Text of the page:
Asian equities are set for a mixed open Friday, while the dollar rose after President Donald Trump waded into the unusual public discussion over exchange rates. Trump said that he favored a strong greenback, just a day after his Treasury secretary endorsed a weaker dollar as good for trade, sending the currency down.
Japanese futures were little changed from Thursday’s close while Australian futures pointed lower. Trump’s remarks arrested the dollar from a three-day tailspin, while U.S. stocks slipped and Treasuries advanced. The euro retreated from the three-year high hit after European Central Bank President Mario Draghi said robust growth had contributed to gains in the common currency. The S&P 500 closed virtually unchanged after erasing an earlier rise, with investors assessing the impact of the greenback’s gyrations on equities. Caterpillar Inc. and 3M Co. advanced on strong forecasts. In late trading, Intel Corp. rallied after topping estimates and Starbucks Corp. shares retreated.
Trump’s comments roiled a market where investors are already on edge after U.S. Treasury Secretary Steven Mnuchin and Draghi engaged in public discussions of currency levels. The volatility risks spurring a reassessment of the global risk-on rally that’s stretched valuations across asset classes.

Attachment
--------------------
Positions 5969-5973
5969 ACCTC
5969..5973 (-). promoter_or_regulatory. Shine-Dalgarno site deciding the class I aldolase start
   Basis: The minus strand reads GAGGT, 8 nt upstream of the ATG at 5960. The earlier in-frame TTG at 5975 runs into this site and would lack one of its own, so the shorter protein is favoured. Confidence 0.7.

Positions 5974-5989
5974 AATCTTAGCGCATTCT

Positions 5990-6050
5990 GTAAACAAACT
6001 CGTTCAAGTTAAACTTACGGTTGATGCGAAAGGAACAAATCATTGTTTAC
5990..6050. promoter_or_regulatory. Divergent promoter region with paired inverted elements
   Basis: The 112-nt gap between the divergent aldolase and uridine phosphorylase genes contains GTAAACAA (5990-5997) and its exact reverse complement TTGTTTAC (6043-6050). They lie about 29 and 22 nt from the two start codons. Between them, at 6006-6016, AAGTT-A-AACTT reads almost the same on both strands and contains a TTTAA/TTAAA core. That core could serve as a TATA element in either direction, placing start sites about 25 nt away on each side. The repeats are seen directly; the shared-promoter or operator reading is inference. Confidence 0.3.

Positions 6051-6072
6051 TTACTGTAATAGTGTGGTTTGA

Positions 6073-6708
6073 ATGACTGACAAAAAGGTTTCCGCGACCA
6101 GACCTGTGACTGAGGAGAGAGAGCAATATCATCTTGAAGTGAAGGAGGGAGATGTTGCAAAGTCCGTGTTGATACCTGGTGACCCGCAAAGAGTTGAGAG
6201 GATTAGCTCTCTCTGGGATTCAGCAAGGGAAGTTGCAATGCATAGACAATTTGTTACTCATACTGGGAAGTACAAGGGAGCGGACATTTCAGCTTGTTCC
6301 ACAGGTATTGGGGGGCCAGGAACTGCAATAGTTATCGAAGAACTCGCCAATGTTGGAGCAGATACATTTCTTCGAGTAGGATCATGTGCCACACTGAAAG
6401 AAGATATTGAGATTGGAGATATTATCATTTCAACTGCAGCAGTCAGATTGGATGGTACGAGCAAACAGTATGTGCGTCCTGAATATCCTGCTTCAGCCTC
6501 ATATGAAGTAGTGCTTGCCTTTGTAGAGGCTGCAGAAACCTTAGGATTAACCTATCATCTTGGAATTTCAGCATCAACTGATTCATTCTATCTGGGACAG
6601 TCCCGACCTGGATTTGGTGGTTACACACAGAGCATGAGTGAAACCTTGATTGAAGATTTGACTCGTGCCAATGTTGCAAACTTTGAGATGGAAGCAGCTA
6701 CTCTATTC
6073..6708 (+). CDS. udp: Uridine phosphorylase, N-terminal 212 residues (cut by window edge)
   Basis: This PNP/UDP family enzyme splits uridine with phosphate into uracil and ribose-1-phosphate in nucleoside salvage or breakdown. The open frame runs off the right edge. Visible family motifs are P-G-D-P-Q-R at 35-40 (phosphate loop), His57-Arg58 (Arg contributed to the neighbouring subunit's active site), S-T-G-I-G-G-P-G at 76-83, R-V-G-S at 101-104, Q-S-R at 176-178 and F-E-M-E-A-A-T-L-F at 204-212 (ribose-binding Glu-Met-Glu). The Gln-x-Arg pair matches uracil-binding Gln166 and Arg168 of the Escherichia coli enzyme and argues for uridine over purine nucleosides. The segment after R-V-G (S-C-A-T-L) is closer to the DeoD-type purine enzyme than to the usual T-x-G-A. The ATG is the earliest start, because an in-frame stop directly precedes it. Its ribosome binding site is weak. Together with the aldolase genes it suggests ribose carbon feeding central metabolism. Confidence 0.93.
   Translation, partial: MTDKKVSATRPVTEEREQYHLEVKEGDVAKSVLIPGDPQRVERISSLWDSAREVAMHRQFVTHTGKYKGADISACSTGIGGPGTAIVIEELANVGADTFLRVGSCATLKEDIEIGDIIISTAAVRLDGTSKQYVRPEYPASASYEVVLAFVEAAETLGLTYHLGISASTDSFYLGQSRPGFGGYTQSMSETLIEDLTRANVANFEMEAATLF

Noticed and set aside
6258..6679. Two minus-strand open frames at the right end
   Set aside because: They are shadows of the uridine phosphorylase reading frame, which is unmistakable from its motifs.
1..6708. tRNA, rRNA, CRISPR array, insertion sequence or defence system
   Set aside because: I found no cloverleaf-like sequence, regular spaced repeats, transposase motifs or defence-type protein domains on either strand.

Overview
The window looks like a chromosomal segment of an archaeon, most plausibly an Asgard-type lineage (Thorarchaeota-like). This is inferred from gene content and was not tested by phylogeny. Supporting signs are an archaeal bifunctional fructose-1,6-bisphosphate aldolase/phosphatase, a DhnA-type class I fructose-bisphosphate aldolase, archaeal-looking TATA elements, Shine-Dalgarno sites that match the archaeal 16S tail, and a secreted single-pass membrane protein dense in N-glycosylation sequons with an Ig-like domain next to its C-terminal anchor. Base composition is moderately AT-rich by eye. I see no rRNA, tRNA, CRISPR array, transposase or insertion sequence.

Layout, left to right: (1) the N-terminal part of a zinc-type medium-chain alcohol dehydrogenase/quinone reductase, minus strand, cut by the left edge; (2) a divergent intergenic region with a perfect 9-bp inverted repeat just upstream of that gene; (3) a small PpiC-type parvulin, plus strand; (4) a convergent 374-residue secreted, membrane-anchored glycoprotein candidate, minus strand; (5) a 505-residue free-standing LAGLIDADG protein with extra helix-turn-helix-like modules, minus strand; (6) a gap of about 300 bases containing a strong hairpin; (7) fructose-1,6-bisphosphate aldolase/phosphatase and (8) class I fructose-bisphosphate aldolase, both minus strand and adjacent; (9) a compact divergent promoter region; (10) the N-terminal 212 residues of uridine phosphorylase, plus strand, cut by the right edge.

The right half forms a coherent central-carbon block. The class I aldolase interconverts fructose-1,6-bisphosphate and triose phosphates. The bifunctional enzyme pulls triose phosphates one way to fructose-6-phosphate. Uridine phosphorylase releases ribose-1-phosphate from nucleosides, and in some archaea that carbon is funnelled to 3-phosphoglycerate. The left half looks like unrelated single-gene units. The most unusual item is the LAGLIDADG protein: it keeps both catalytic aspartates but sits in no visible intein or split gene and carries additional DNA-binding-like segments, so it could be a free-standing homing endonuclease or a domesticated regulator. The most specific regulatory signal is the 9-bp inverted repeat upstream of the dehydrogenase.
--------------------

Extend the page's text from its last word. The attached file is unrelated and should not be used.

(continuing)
So far, U.S. equities have continued to march higher amid solid corporate results, but rising currencies have threatened stock gains from Japan to Europe. Investors are also casting a watchful eye on the World Economic Forum in Davos, where Trump will deliver a keynote speech as his administration ramps up protectionist rhetoric.
“You tend not get too many comments on the dollar’s value from either Treasury secretaries or presidents; it’s a rare event. So the market tends to pay attention when they do happen,” Shahab Jalinoos, global head of foreign-exchange strategy at Credit Suisse, said by phone. “The market can easily imagine the idea that this White House might well change its stance on the currency.”
Terminal users can read more in our markets blog.
Here’s what to watch out for this week:
- Trump speaks in Davos at the annual World Economic Forum.
- The U.K. House of Lords is considering Prime Minister Theresa May’s Brexit bill this week.
These are the main moves in markets:
- ASX 200 futures decreased 0.2 percent.
- Nikkei 225 futures in Osaka fell 0.2 percent.
- Kospi futures increased less than 0.05 percent to the highest in more than 11 weeks.
- Futures on the S&P 500 Index rose less than 0.05 percent.
- The Bloomberg Dollar Spot Index climbed 0.1 percent.
- The Japanese yen was down 0.2 percent at 109.58 per dollar early Friday after tumbling by more than one yen in the wake of Trump’s comments late Thursday New York time.
- The euro was unchanged at $1.2396.
- The yield on 10-year Treasuries fell three basis points to 2.62 percent.
- West Texas Intermediate crude fell 0.6 percent to $65.23 a barrel, the biggest fall in a week.
- Gold was unchanged at $1,348.26 an ounce.
- LME copper declined 0.2 percent to $7,138.00 per metric ton.
— With assistance by Samuel Potter, Kailey Leinz, Eddie Van Der Walt, and Sarah Ponczek